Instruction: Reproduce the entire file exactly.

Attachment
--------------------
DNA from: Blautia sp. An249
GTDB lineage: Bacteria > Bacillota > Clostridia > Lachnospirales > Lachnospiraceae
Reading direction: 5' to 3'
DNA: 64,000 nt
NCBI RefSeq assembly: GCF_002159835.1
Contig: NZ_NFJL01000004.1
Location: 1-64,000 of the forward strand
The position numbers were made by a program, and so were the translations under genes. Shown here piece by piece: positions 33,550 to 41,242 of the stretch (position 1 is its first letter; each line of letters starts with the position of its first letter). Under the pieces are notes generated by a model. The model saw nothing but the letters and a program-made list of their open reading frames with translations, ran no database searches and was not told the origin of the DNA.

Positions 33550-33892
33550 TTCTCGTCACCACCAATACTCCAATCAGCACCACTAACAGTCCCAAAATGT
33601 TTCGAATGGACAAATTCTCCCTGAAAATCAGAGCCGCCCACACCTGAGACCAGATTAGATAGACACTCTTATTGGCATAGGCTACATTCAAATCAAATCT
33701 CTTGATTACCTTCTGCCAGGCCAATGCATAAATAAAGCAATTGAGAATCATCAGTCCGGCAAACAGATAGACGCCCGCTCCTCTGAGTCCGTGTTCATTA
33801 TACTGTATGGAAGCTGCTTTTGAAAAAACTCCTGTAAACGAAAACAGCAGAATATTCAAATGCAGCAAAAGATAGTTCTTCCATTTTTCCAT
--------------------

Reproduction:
DNA from: Blautia sp. An249
GTDB lineage: Bacteria > Bacillota > Clostridia > Lachnospirales > Lachnospiraceae
Reading direction: 5' to 3'
DNA: 64,000 nt
NCBI RefSeq assembly: GCF_002159835.1
Contig: NZ_NFJL01000004.1
Location: 1-64,000 of the forward strand
The position numbers were made by a program, and so were the translations under genes. Shown here piece by piece: positions 33,550 to 41,242 of the stretch (position 1 is its first letter; each line of letters starts with the position of its first letter). Under the pieces are notes generated by a model. The model saw nothing but the letters and a program-made list of their open reading frames with translations, ran no database searches and was not told the origin of the DNA.

Positions 33550-33892
33550 TTCTCGTCACCACCAATACTCCAATCAGCACCACTAACAGTCCCAAAATGT
33601 TTCGAATGGACAAATTCTCCCTGAAAATCAGAGCCGCCCACACCTGAGACCAGATTAGATAGACACTCTTATTGGCATAGGCTACATTCAAATCAAATCT
33701 CTTGATTACCTTCTGCCAGGCCAATGCATAAATAAAGCAATTGAGAATCATCAGTCCGGCAAACAGATAGACGCCCGCTCCTCTGAGTCCGTGTTCATTA
33801 TACTGTATGGAAGCTGCTTTTGAAAAAACTCCTGTAAACGAAAACAGCAGAATATTCAAATGCAGCAAAAGATAGTTCTTCCATTTTTCCAT